Sep 10, 2002
Correlation Effects in the Coherent Optical Response of Semiconductors
Dr. Daniel Chemla, Berkeley

http://www.lbl.gov/msd/chemla/
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Over the last decade a wealth of novel information on Coulomb correlation
and electronic dynamics in semiconductors has been obtained in regimes
where traditional assumptions fail. The usual description of solids assumes
a quasi-stationary limit in which the Random Phase Approximation is valid.
However, at low density and on a time-scale short compared to the time
between quasi-particle collisions, not enough events happen over the time
span of an experiment for a quasi-particle to interact witha substantial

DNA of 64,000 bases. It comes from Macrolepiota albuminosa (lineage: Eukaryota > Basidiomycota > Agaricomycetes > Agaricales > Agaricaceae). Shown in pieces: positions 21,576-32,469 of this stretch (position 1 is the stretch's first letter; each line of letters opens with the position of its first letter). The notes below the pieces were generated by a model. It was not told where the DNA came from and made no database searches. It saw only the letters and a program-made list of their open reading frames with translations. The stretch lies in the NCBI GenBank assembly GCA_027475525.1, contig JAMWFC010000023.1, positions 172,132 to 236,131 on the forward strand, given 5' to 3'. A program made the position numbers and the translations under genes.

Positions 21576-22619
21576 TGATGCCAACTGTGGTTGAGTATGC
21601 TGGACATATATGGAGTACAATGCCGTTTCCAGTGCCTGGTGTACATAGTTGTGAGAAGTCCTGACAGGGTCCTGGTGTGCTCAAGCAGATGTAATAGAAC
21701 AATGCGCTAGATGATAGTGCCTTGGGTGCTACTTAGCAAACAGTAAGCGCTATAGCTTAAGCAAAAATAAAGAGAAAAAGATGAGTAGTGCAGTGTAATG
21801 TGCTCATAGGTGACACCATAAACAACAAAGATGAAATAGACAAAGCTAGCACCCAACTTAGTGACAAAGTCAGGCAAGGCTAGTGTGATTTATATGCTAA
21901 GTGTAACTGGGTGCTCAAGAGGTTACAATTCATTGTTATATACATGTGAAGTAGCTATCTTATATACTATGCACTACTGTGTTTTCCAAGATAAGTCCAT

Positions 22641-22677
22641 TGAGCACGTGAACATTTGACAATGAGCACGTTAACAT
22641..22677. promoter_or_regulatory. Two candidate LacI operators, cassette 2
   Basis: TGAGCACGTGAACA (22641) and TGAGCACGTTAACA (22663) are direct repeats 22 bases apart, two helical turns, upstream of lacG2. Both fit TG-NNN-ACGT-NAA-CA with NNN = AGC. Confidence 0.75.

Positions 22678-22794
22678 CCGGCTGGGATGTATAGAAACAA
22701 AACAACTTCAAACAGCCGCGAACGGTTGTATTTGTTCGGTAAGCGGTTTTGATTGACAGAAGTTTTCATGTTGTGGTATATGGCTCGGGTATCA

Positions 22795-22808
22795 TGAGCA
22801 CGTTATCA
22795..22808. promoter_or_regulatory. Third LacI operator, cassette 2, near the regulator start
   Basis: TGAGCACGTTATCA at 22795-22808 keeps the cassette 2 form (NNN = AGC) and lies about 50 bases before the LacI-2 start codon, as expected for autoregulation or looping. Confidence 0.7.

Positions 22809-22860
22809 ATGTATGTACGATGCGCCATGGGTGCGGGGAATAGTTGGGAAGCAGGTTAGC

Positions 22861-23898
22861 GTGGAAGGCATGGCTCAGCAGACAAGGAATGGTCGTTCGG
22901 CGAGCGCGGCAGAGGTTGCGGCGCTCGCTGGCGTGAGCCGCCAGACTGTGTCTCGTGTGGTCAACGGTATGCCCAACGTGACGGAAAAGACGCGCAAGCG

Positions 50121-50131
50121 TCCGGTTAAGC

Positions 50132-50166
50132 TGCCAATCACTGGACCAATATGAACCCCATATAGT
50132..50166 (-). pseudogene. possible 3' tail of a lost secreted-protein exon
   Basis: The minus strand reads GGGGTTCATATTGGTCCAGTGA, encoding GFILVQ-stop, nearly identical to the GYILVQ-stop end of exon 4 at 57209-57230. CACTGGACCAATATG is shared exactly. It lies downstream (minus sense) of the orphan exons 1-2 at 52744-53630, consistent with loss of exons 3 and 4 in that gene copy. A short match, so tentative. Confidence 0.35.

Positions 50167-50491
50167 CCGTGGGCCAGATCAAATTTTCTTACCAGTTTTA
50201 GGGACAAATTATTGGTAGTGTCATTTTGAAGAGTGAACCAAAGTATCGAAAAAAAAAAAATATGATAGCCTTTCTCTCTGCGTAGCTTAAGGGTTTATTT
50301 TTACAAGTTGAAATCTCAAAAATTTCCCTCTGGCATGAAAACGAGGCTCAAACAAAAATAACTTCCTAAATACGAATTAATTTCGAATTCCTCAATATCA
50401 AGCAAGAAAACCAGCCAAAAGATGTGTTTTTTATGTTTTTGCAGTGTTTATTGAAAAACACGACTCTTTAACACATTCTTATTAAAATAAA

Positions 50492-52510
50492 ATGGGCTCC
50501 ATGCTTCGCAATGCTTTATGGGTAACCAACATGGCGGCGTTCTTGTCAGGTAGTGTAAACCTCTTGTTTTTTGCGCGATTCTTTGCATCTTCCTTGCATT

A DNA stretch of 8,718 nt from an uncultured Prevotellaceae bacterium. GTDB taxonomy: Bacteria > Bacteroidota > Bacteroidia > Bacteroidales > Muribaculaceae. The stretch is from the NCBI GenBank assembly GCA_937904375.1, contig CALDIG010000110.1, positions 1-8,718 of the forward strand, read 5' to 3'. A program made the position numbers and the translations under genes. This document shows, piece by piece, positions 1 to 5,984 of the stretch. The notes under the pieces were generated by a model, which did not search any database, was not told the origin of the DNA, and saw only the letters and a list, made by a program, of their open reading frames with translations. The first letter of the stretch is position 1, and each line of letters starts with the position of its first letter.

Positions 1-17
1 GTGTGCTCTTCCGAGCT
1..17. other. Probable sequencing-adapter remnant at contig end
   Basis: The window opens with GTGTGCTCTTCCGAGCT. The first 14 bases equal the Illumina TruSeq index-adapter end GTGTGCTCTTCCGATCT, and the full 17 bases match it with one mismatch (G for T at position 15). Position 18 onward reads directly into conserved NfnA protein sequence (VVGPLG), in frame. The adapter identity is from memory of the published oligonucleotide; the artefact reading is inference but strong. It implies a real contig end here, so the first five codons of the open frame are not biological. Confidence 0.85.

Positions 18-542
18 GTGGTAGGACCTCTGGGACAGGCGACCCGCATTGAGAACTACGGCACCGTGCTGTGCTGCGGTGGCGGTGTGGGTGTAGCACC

fraction of its neighbors. Thus it become possible to observed deviations
from mean-field theory, a regime where the scattering fluctuations induce
large fluctuations of the mean-field order parameters and high order
correlations become dominant. Another regime where traditional assumptions
fail is that of strongly correlated dynamics where it is no more justified
to treat the interactions between quasi-particles as scattering events
local in space and time, a key assumption of the Boltzmann theory. Recent
coherent time resolved spectroscopy studies with time resolution much
shorter than quasi-particle scattering time scales have revealed features
related to genuine 4-particle and 6-particle correlations and memory
effects in electron-electron interaction and electron-phonon interaction in
semiconductors. In this conference I give a comprehensive and balanced
account of recent advances, both experimental and theoretical, in our
understanding of dynamical Coulomb correlations in semiconductors. I shall
try to focus on the most important physics and, as much as possible, give
an intuitive picture of the new phenomena that have been observed.
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